GB84 Paperback – 4 Mar 2004
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GB84, David Peace's fifth novel, is a gripping, tautly plotted dramatisation of the miners' strike in which real events (Orgreave, the Brighton bomb) and real people (Arthur Scargill, Margaret Thatcher, Ian MacGregor) mingle imperceptibly with his creations. "This novel", he notes in the acknowledgements, "is a fiction, based on fact" and those who recall The Comic Strip Present's Hollywood skit Strike will be happy, to discover that Peace does not take liberties with the strike's trajectory. Key events are faithfully chronicled here but his 1984 is, arguably, as sinisterly dystopian as anything Orwell could have envisioned.
How, perhaps, could it not be? His novel plunges into the very heart of the darkest days of Thatcherism. Inhabiting, in prose, so gaunt in places it feels as though it could easily have been lifted from surveillance reports, a political epoch when fear about an imminent nuclear apocalypse led to "99 Red Balloons" topping the charts and Mrs Thatcher declared open season on the striking miners, branding them the enemy within.
The nefariousness of the government's overt and covert campaigns against the miners is tapped a la James Ellroy for their full dramatic effect. In Stephen "The Jew" Sweet, a strike-bashing arch-media manipulator and his driver-cum-henchmen Neil Fontaine with his neo-Nazi hirelings, Peace represents the insidious practices of a state hell bent on crushing the dispute. While his portrayal of a hubristic Scargill and an NUM executive, beset by incompetence, corruption, bureaucracy and petty rivalries, depicts a union management hopelessly outflanked by comparison. The ordinary miners (whose plights are voiced by Peace in a couple of running narratives in Yorkshire dialect) are left to face the grind of the strike. Their desperation and, not unjustified paranoia, neatly illustrated by one striker's belief that Band Aid has been contrived to wrestle donations from the miners' charitable fund. --Travis Elborough
GB84 is a novel of ambitious political scope and sustained anger, defiantly out of step with these times. -- Literary Review, March 204
A genuine British original.' -- Guardian
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Top Customer Reviews
That said, this novel is far from being a disappointment. In some ways, the Miner’s Strike and it’s various political and contributory sub-strata is perfect subject matter for Peace. Well structured, informative and still topical 20 years after the events it describes, Peace doesn't really put a foot wrong. As someone raised by Tories and who was 8 years old at the time, it certainly made me consider the media portrayal of events that I’ve not thought about for years. Best digested in as few as sittings as possible so as to keep track of the various minions of various trade unions, it has enough ‘secret’ (or ‘occult’, as Peace would have it) history and factual verisimilitude to work on both the intended levels. Occasionally, it’s downright thrilling, if never quite audacious enough to make you drop the book in disbelief at what you’re reading.Read more ›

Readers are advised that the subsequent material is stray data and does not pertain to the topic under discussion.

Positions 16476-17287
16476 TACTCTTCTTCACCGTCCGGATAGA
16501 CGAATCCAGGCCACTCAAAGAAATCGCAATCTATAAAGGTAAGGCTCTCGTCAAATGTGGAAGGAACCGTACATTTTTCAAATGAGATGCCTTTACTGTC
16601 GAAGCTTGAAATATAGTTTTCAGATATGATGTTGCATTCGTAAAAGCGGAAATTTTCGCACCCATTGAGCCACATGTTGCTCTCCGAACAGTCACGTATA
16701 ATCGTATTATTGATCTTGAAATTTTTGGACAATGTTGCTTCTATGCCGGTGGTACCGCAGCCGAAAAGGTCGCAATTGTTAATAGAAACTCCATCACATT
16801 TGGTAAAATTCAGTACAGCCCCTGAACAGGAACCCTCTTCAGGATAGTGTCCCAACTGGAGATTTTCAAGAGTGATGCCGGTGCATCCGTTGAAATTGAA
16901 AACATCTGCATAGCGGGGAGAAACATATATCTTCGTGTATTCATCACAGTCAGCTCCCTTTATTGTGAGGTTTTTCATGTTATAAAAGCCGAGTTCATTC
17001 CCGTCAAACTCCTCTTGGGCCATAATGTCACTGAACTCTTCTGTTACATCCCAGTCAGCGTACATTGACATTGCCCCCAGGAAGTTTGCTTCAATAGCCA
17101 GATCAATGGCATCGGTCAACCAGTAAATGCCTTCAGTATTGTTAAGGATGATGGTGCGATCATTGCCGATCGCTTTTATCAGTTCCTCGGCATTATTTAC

There are large sections of this book that I still don't understand properly and I will admit to having no idea what Peace was on about! The `Mechanic' seemed to be there only to confuse and certainly succeeded with me, I still don't know what he was doing. The book was overly complicated by obscure references, statements and images and often seemed to assume knowledge that I for one didn't have. The supposed thriller aspect concerning Neil, Diane and the Mechanic was never as interesting as it thought it was - and as for Terry............well, still not sure about his sad little character. I also found the sexual imagery to be very male - but given that the main cast of the book is male as is the author I won't complain too loudly.
Having said all of this, the book as a whole is very readable once you stop trying to make sense of it because each story sort of works on its own.
On the positive side, the two miner's tales are extraordinary and heartbreaking - just heartbreaking. The writing is wonderful in this strand, you can hear their voices and feel the pulse of their lives and they feel like real people, I wanted to know what happened to them after the strike. The miners were ordinary working men who knew that their jobs were at stake and dared to make their protest heard in what they assumed to be a democratic country.Read more ›
Most Recent Customer Reviews
I was drawn to this book as it seemed to be dealing with a period of British History that seems all too relevant again today. Read morePublished 8 days ago by Adam Ridley
Anyone who lived through the 1980s will probably have quite polarised opinions of the thatcher government and its ideological stance against the unions. Read morePublished 1 month ago by Amazon Customer
Really grim, but realistic and truthful. I could not stop reading it, particularly as I was a student in 1984 in South Yorkshire and engrossed in the Miner's strike and incensed... Read morePublished 24 months ago by djh
I found this lacking in any coherent form. Very difficult to read, not especially accurate ( I was there) and the use of extreme language unnecessary. Read morePublished on 16 Mar. 2014 by BC Chandler
My favourite author. Great mix of history and fiction as ever with a David Peace novel. Recomended for fiction and modern british history fans alike.Published on 24 Dec. 2013 by Mr Paul T
Inspiring view of Britain in the '80's. biting, incisive writing, great characterisation, and in places absolutely gut wrenching, exasperating and often just unputdownable.Published on 20 Oct. 2013 by jayne reeves
very good read, I was a teenager when all this happened and I dont know what is fact and what is fiction but really felt it captured the feeling of the times depressing but... Read morePublished on 10 Oct. 2013 by kindleaddict